Tuesday, August 26, 2008

A buggy post

The other day, I was putting the girls into the car. I could hear the yearly "dog-day" cicadas buzzing here and there, but suddenly I heard one specific one give an extra loud BUZZ.

A large tussle was going on in the driveway, so I grabbed the girls back out of the car to investigate:

A wasp belonging to nightmares was wrestling a cicada:
Cicada killer
Eastern Cicada Killer Wasp
Jesus, Mary and Joseph. This bug was at least 2 1/2 inches long. (In my nightmares, it's 7 feet long and has PMS)
Look at your pinkie finger. It was like that long.

The girls and I watched with fascinated horror as this thing stung the cicada, and I swallowed hard as I saw that great, fat abdomen pulse over and over.


(Hang on. I got the oogies...)


Okay. Better.

I read that the females paralyze their food, carry it off to their nest, lay an egg on the helpless victim and then closes up the nest cell. The egg hatches in a few days and has a ready-made meal waiting for them.

(ooooooo...I need to do a full body-shiver)

But I didn't know that as I watched the wasp tackle this cicada. Our approach made the wasp take off, and we peered down sadly at the cicada as it twitched.

paralyzed cicada
I thought it was in its death throes, but instead it was just slowly losing its ability to move.

On a prettier note, here's a yet-unidentified damselfly:
pretty damselfly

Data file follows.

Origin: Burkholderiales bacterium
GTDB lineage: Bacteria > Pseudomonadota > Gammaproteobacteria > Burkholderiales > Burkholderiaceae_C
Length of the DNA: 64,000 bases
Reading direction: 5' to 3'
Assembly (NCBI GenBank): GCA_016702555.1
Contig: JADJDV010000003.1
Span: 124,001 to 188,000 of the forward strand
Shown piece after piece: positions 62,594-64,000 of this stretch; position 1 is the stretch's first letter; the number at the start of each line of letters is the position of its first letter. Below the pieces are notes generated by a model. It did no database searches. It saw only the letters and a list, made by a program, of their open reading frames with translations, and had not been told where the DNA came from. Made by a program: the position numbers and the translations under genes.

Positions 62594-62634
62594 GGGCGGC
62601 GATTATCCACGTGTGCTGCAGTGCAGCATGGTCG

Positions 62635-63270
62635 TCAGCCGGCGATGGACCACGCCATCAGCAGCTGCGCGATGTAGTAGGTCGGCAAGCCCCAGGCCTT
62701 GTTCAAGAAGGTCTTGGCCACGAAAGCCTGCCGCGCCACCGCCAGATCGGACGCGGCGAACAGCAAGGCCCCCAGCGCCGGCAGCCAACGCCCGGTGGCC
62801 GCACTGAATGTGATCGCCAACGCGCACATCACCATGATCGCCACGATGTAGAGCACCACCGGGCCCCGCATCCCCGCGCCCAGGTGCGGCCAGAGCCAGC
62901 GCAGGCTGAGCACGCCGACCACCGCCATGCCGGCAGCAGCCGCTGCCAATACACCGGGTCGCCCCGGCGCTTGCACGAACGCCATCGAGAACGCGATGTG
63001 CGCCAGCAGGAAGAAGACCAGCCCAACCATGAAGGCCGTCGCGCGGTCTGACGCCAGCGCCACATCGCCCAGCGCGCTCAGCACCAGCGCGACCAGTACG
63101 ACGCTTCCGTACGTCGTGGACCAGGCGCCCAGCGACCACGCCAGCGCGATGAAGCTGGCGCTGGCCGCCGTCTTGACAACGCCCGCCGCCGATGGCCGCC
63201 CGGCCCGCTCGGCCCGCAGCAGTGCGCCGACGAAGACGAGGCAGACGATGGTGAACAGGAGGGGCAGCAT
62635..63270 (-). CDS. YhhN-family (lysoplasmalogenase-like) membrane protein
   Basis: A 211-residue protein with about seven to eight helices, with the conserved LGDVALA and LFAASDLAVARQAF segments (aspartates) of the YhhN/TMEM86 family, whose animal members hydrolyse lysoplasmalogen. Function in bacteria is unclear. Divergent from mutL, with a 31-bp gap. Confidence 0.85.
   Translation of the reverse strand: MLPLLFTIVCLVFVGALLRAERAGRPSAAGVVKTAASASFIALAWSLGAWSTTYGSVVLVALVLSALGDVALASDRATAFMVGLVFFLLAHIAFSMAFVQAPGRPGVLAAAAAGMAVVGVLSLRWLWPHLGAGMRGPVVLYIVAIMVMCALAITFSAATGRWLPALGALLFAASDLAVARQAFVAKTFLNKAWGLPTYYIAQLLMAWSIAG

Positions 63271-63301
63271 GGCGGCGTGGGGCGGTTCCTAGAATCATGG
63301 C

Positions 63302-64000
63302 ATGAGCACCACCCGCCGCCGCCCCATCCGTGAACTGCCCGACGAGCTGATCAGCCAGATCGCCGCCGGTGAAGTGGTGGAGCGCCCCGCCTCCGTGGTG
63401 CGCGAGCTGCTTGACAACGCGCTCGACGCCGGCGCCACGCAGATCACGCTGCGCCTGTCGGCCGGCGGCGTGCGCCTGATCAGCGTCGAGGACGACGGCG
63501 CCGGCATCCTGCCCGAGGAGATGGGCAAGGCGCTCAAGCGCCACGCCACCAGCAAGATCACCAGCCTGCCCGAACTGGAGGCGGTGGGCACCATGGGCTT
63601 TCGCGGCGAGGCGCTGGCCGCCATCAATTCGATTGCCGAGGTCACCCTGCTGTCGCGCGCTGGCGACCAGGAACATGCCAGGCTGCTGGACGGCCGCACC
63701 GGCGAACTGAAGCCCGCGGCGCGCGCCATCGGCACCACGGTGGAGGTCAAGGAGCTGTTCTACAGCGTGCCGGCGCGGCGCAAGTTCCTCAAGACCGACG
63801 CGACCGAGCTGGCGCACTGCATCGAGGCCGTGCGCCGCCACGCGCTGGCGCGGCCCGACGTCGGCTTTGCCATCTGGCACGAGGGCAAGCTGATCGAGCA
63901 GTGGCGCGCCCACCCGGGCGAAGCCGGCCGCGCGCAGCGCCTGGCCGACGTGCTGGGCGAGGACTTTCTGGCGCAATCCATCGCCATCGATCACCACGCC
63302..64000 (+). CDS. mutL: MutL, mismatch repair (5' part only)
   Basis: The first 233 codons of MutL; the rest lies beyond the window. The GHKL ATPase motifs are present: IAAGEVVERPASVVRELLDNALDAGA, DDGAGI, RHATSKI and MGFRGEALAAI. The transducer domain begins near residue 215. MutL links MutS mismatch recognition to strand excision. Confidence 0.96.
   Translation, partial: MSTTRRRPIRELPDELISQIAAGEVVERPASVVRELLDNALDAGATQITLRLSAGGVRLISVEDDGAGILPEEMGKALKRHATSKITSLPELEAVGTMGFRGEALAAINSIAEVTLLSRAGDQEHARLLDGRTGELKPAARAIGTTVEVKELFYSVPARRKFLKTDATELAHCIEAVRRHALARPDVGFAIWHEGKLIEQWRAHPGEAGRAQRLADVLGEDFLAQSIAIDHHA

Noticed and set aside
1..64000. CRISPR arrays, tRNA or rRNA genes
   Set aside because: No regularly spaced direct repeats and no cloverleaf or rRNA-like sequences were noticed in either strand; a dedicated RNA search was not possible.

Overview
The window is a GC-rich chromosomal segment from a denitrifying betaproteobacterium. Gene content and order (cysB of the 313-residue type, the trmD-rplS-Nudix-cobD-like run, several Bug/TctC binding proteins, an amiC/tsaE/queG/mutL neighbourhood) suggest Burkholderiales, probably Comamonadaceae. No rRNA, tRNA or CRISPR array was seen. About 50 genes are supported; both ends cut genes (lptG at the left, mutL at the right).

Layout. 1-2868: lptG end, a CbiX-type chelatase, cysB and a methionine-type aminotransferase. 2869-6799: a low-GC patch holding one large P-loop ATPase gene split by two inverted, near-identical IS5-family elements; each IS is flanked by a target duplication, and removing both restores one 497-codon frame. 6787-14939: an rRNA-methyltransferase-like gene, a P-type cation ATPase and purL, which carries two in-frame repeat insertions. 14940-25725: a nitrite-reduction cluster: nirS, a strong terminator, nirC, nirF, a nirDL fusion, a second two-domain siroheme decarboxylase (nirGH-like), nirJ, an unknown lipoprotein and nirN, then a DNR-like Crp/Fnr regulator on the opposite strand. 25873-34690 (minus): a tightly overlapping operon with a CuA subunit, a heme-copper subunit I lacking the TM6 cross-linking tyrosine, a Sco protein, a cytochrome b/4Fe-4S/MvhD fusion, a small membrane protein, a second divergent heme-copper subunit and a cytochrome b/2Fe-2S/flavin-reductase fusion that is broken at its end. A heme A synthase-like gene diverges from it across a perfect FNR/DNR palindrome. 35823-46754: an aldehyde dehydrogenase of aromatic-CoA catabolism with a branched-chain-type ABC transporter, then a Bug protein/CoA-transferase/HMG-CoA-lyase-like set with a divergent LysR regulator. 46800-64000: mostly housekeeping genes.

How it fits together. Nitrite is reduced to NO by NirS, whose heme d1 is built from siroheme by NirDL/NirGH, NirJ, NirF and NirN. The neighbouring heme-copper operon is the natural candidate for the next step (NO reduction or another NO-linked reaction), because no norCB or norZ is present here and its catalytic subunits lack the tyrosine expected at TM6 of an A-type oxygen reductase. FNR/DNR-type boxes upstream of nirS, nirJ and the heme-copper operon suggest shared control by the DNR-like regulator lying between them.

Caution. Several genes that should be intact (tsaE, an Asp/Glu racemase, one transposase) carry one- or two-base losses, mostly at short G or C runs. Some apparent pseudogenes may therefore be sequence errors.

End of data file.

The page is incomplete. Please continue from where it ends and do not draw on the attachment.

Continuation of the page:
My goodness, I love dragonflies and damselflies. If hummingbirds are the "flying jewels" of the bird world, what can we call these beauties?
A mixture of engineering, art and magic?




Oh, heck. I have to put a bird pic in here:

I can has a peanut

12 comments:

Lynne said...

EEEK!! ACK!!
my bug's cuter than yours...neener.

LauraHinNJ said...

We had lots of those cicada killer wasps the summer we re-did our driveway - they seemed to really like all the open dirt to dig their nests.

They're cool bugs, but very very big!

Dave said...

That post bugs me. :) Keep them wasp down there.

KatDoc said...

Susan, I'm so PROUD of you! A cicada post! I have faith that by 2021, you will overcome your oogies, and I will not have to throw cicadas on you.

~Kathi

KatDoc said...

This must be the time of the year for this behavior to occur. Here's a video from another Ohio nature blogger:

http://hiramtom.blogspot.com/

kristin said...

Sometimes "mother nature" has what we consider to be "harsh" ways...but, in reality, there is that remarkable "balance" in nature, and a valuable lesson for us to learn as we are witness to it (if we even take the TIME to notice when the opportunities present themselves). I remember when I was little, watching spiders wrap their "victims" in their webs, in preparation for their next meal. I used to try to "release" the little creature, but it was always too late... now I understand (I think), that is all part of "the circle of life" (and death). And, there have been times when I have taken that bite of a drumstick, that I have made myself imagine that chicken, when it was still alive, and running around the chickencoop, enjoying life. Makes me more appreciative, and more mindful of what I am ingesting. :)

Thanx for sharing such a profound story.

The Swami said...

Kristen,
Remember, as you eat your chicken, if God had not meant for us to eat animals, He would not have made them out of meat.

Trixie said...

Ooogie! Oh, I know it is a natural process. It is just oogie! But, thanks for sharing that!

NatureWoman said...

This is very cool you got to see this in person. I've only read about it.

Mary said...

I'd have the oogies, too! Shivers!

Sweet titmouse...always too cute.

I hope the girls didn't have nightmares about the cicada. On second thought, I'm sure they didn't. Those nature girls...

donaldthebirder said...

The damselfly is a male American Rubyspot - Hetaerina americana,

RuthieJ said...

OMG, Susan, I think I would s*#t if I ever saw a wasp that huge! That was horrifying!